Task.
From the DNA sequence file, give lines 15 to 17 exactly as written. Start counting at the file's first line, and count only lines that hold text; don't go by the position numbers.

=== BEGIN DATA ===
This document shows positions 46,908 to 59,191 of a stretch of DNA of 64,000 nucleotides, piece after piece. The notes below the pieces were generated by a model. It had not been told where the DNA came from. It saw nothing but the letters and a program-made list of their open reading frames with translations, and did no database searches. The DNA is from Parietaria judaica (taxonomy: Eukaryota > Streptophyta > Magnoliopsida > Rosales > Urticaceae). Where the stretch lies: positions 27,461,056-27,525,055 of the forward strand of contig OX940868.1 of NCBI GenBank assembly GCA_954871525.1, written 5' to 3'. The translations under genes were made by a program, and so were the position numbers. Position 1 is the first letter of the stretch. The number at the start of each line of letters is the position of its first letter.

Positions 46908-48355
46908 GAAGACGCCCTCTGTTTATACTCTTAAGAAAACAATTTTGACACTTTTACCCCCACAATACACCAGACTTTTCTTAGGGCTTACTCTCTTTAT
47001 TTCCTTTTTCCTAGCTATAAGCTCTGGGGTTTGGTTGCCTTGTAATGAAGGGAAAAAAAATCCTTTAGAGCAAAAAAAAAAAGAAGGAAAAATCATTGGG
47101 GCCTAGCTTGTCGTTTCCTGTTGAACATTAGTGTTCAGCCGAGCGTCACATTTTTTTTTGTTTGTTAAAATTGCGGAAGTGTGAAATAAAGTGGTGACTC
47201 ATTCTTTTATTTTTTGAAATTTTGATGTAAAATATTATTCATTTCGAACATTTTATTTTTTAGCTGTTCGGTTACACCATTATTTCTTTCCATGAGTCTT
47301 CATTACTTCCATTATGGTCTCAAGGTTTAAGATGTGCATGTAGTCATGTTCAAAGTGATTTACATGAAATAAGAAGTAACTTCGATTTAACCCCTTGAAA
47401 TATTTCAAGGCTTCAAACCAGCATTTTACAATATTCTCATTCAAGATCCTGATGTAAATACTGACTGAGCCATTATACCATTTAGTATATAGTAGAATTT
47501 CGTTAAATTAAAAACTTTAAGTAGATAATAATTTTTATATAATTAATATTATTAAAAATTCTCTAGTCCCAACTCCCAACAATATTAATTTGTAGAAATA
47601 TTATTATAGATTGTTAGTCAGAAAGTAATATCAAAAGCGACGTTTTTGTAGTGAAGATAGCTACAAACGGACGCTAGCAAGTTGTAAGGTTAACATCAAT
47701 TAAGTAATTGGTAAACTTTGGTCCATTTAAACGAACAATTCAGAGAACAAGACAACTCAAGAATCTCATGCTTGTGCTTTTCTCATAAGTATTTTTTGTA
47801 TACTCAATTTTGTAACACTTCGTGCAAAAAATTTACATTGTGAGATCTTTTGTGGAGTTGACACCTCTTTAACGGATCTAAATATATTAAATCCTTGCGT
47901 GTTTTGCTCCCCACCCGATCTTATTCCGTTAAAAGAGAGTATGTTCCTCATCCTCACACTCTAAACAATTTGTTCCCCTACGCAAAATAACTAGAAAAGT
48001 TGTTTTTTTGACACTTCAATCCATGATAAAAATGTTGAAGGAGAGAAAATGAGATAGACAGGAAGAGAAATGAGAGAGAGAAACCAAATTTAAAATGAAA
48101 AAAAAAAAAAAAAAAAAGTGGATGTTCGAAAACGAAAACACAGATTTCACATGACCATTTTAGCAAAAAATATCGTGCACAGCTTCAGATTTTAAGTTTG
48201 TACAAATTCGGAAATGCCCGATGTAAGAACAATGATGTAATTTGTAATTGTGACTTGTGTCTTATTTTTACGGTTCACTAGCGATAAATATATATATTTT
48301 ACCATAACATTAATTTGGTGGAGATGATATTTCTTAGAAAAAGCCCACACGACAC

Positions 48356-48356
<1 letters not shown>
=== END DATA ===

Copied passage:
48101 AAAAAAAAAAAAAAAAAGTGGATGTTCGAAAACGAAAACACAGATTTCACATGACCATTTTAGCAAAAAATATCGTGCACAGCTTCAGATTTTAAGTTTG
48201 TACAAATTCGGAAATGCCCGATGTAAGAACAATGATGTAATTTGTAATTGTGACTTGTGTCTTATTTTTACGGTTCACTAGCGATAAATATATATATTTT
48301 ACCATAACATTAATTTGGTGGAGATGATATTTCTTAGAAAAAGCCCACACGACAC